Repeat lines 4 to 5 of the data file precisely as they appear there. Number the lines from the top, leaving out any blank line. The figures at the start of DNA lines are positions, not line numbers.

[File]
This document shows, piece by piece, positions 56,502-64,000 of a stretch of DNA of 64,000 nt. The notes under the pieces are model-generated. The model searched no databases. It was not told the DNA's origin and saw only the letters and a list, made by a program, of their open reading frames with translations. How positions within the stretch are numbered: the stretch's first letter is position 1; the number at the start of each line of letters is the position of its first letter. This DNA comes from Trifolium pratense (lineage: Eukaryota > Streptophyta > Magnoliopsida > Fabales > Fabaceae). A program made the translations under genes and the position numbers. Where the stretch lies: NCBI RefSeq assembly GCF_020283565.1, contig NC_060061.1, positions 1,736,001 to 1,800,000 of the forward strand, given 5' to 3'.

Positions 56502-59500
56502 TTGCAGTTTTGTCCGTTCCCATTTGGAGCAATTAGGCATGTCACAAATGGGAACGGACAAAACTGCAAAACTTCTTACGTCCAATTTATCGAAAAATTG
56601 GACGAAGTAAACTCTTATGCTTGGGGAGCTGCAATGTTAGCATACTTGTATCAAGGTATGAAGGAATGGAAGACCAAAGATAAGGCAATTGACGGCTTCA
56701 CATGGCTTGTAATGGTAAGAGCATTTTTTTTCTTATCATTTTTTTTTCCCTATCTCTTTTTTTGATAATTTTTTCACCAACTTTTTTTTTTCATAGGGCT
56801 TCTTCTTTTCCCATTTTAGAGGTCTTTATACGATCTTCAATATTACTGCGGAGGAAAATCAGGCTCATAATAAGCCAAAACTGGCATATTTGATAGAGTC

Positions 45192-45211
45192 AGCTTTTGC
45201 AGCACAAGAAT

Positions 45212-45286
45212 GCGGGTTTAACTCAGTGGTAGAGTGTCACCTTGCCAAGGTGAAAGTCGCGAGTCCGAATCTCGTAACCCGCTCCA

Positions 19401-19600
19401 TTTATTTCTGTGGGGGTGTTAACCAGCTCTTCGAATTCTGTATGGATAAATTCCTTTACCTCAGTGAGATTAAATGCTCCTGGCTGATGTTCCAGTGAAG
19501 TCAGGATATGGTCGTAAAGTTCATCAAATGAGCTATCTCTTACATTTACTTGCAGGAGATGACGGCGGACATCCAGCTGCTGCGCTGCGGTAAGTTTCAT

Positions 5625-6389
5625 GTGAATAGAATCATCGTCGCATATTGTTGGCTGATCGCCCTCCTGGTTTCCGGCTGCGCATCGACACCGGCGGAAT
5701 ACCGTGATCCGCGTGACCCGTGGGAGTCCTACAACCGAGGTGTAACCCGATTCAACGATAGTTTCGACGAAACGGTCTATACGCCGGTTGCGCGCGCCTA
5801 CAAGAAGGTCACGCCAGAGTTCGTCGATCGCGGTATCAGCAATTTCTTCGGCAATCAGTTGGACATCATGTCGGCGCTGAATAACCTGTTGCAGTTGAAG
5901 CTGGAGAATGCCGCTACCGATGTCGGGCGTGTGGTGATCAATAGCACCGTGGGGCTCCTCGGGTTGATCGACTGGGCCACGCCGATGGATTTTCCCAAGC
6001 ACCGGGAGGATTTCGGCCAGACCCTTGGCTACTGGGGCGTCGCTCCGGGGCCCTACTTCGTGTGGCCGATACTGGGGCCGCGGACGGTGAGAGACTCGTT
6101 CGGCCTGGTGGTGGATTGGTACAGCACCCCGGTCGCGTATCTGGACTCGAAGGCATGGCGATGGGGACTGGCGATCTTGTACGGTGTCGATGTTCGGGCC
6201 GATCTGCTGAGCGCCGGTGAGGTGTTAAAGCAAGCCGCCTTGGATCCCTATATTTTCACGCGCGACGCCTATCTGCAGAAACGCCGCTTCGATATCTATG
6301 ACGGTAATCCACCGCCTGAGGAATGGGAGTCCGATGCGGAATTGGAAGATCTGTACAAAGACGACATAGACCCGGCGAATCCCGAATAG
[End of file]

56601 GACGAAGTAAACTCTTATGCTTGGGGAGCTGCAATGTTAGCATACTTGTATCAAGGTATGAAGGAATGGAAGACCAAAGATAAGGCAATTGACGGCTTCA
56701 CATGGCTTGTAATGGTAAGAGCATTTTTTTTCTTATCATTTTTTTTTCCCTATCTCTTTTTTTGATAATTTTTTCACCAACTTTTTTTTTTCATAGGGCT